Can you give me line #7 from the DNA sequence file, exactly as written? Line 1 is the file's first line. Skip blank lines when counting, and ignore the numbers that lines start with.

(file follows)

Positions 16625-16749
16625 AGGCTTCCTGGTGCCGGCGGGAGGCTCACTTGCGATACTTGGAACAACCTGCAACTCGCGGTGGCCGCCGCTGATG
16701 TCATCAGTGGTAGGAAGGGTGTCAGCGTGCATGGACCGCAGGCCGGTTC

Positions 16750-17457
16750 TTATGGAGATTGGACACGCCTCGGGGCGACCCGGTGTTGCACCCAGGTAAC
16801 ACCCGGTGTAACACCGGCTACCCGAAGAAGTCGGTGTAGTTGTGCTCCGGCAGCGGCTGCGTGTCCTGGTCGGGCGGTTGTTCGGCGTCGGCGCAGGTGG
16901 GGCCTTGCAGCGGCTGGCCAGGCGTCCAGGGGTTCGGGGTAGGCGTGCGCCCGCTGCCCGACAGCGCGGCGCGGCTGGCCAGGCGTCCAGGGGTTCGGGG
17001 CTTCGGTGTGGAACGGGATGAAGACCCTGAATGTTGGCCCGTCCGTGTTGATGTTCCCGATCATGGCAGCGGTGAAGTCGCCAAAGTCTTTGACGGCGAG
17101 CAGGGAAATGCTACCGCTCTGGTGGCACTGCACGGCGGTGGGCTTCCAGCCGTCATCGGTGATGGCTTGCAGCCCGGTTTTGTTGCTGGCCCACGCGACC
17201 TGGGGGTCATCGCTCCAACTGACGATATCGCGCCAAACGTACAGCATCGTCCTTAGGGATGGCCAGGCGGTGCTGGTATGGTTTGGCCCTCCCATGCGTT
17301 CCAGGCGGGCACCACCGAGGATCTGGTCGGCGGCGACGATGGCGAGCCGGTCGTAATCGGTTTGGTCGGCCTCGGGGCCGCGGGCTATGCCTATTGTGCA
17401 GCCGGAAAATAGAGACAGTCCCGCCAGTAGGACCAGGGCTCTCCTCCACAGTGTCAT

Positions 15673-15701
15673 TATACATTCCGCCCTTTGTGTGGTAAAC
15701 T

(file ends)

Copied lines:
16901 GGCCTTGCAGCGGCTGGCCAGGCGTCCAGGGGTTCGGGGTAGGCGTGCGCCCGCTGCCCGACAGCGCGGCGCGGCTGGCCAGGCGTCCAGGGGTTCGGGG